doveadm -o mail_fsync=never backup -R -u dade@<mydomain>.org imapc:

After this command completes, I can head over to the roundcube app provided by mail-in-a-box and make sure that my emails are all present. I repeated this step for each mailbox I needed to migrate, by just changing the username and password as necessary.

Finishing setup for mail-in-a-box

After migrating my mail, it was just about time to cut over my DNS. Technically a few emails could come in between when I did the backup and when I cut over DNS, but we’ll worry about that later.

The mail-in-a-box admin panel has a very handy status page that lists out the things that still need to be configured. So first, I’ll head over to Gandi and set the glue records1 for ns1.box.<mydomain>.org and ns2.box.<mydomain>.org, and then update my nameservers to no longer point at AWS and instead point at my glue records. The glue records point to my mail-in-a-box server.

After updating DNS, I sat back for a little while, chatting with a friend about IP based mail reputation and getting our own ASNs, until DNS did its thing and then mail-in-a-box was able to resolve all the DNS names correctly. Once mail-in-a-box became the nameserver, it also became the mail server. All new mail should be going to the new mail server and not to my helm any longer. We can test this by sending a quick email and making sure we receive it via roundcube on the mail-in-a-box server.

Retrieving the automatic backups

I try to keep most of my servers fairly locked down, which includes setting up administrative services (such as ssh) to only accept connections from a bastion server. I also don’t like services on my home network to be listening on the internet (e.g. I don’t want to port forward for my NAS). But I need to get the automatic backups that are being created by the mail-in-a-box provided duplicity service, and I need to be able to do it on a regular schedule, so that even if the server goes down, I can recover my mail. Mail-in-a-box supports many backup destinations, but I don’t really want to pay for additional commercial services, especially when I have tens of terabytes of free space at home.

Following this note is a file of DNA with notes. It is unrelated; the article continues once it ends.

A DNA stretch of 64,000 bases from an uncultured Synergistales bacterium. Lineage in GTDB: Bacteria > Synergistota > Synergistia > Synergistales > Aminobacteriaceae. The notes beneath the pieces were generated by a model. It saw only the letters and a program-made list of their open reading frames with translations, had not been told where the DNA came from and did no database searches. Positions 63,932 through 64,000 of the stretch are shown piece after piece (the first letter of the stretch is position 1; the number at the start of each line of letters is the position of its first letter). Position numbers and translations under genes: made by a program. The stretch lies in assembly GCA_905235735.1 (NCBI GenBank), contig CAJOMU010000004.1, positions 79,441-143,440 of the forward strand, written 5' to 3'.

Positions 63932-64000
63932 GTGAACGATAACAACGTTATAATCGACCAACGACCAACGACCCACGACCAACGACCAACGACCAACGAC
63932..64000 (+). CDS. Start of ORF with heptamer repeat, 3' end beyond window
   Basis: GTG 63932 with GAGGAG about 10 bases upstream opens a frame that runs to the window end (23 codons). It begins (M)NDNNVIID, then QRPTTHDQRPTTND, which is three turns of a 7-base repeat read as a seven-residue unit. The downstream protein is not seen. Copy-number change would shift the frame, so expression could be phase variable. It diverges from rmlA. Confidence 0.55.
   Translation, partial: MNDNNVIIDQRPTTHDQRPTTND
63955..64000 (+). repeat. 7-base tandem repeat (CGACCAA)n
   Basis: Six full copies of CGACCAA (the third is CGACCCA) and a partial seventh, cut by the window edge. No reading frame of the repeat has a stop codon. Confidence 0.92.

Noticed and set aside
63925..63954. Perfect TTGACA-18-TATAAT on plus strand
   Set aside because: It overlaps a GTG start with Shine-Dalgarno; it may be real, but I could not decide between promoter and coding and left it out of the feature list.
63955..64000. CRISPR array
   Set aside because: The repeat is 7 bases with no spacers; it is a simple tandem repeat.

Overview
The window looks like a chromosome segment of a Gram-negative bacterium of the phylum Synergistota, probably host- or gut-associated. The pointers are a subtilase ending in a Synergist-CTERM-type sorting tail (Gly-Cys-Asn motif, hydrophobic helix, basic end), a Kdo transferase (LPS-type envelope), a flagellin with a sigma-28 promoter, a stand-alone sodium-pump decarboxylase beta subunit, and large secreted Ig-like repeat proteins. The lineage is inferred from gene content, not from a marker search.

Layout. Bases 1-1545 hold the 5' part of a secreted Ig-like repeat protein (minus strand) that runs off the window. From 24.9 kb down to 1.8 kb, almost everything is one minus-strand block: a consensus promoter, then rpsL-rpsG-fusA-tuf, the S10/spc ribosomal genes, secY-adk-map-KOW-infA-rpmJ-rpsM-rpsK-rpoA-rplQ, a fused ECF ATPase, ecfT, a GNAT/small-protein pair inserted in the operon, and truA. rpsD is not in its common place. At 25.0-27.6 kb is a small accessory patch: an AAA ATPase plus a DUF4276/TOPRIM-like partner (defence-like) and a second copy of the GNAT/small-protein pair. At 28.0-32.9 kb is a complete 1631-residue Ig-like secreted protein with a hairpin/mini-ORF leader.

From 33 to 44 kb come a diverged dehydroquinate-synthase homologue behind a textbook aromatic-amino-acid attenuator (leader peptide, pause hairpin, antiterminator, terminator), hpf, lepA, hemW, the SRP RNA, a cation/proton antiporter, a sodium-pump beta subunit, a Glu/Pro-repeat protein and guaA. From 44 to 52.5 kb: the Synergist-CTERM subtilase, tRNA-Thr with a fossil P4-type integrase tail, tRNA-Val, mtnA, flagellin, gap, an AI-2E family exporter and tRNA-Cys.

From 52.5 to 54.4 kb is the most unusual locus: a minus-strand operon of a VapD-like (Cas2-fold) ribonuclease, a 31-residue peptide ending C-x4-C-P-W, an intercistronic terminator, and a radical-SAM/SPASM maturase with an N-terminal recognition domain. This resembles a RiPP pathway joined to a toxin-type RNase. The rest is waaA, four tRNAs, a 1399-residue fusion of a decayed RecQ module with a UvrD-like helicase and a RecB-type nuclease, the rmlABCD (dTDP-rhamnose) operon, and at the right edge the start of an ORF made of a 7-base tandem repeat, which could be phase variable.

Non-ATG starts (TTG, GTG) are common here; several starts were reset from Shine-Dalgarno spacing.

Enter Tailscale. I’ve been using tailscale for my personal devices for several months now and have been pleased with how easy it makes it to connect my devices. Installing tailscale and getting the server added to my tailnet was remarkably easy, following the instructions for setting up tailscale on ubuntu 20.04, then I added another ufw firewall rule for allowing incoming traffic from my tailnet, via sudo ufw allow in on tailscale0. Now I can reach the server over the internet via my bastion, or via my tailnet.

My Synology DiskStation is also running tailscale, so now I can setup a scheduled task on my Synology to automatically rsync from the server to a local shared folder. I chose to go this direction because it was going to be easier to setup than having the mail-in-a-box rsync to the Synology, since the Synology doesn’t seem to support setting an SSH key for rsync users, and also rsync seems to require that users be Synology administrators to use it?? Absolutely trash tier design, so instead we’ll make the synology pull the encrypted backups from the remote service daily.

Another important thing, before going any further, is to save the secret key used by mail-in-a-box (i.e. duplicity) to a safe place, since I’ll need that to decrypt the backups in the future. I saved mine to my password manager vault.

I haven’t finished setting up automatic backups to my personal NAS yet, but I’ll update this page if/when I do. It should be pretty simple, just need to actually spend the time working through it.

  1. Glue records are a way to associate a hostname with an IP address at the registry level. This is necessary if your domain is going to be hosting it’s own nameservers, since otherwise resolvers would get stuck in a loop. ↩︎